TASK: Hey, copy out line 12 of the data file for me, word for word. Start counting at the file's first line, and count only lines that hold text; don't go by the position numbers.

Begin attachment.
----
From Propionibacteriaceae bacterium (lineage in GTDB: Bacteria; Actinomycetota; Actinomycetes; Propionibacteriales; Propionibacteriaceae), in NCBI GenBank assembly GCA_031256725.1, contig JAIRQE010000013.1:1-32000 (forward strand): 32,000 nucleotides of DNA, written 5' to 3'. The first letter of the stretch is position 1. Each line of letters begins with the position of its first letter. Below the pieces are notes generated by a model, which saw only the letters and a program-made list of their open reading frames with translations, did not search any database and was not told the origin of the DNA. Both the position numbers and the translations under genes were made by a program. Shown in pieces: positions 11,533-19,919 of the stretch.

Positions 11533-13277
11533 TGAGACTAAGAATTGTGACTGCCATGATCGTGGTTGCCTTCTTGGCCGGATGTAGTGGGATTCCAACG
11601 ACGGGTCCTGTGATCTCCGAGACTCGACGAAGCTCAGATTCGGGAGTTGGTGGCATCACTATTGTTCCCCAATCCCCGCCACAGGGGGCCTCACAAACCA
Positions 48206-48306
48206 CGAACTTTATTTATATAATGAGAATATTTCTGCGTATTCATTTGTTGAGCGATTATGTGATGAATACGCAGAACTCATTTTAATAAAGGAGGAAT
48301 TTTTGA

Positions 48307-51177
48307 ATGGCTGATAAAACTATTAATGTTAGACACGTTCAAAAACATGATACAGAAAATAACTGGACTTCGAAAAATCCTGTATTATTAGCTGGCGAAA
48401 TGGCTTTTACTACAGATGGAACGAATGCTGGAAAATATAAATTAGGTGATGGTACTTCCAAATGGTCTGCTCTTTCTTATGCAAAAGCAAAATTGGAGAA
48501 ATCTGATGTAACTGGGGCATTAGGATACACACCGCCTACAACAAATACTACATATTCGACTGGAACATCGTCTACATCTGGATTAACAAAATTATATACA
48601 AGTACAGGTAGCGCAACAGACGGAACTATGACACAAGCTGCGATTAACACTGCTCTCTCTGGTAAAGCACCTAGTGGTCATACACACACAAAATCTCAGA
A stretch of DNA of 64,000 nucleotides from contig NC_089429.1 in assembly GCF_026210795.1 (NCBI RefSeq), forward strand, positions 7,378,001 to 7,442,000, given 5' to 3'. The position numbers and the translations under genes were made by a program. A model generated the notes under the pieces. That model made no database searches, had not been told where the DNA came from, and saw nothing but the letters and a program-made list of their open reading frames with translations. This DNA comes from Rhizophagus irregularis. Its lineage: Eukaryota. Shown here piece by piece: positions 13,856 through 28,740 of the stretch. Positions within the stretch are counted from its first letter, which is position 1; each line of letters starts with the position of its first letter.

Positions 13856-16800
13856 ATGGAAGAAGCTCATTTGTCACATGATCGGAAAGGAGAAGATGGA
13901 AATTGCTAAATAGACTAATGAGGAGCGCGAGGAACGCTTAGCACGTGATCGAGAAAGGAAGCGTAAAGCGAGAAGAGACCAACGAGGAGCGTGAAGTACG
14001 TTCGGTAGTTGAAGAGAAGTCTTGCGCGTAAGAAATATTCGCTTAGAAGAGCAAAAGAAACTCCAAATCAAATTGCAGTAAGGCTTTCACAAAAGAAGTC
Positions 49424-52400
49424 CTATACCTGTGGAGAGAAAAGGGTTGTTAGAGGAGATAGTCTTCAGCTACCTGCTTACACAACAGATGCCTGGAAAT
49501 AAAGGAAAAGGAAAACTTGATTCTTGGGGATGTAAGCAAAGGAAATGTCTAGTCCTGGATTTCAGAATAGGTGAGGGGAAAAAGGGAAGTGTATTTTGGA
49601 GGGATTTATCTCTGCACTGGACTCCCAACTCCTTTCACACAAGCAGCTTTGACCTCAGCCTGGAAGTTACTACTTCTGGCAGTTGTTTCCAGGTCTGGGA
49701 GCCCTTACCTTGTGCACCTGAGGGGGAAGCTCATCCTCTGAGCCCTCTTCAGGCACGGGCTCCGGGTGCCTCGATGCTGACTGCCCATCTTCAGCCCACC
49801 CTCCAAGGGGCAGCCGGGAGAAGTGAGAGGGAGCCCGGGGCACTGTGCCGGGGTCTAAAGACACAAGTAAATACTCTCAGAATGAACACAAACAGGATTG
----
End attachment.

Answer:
48601 AGTACAGGTAGCGCAACAGACGGAACTATGACACAAGCTGCGATTAACACTGCTCTCTCTGGTAAAGCACCTAGTGGTCATACACACACAAAATCTCAGA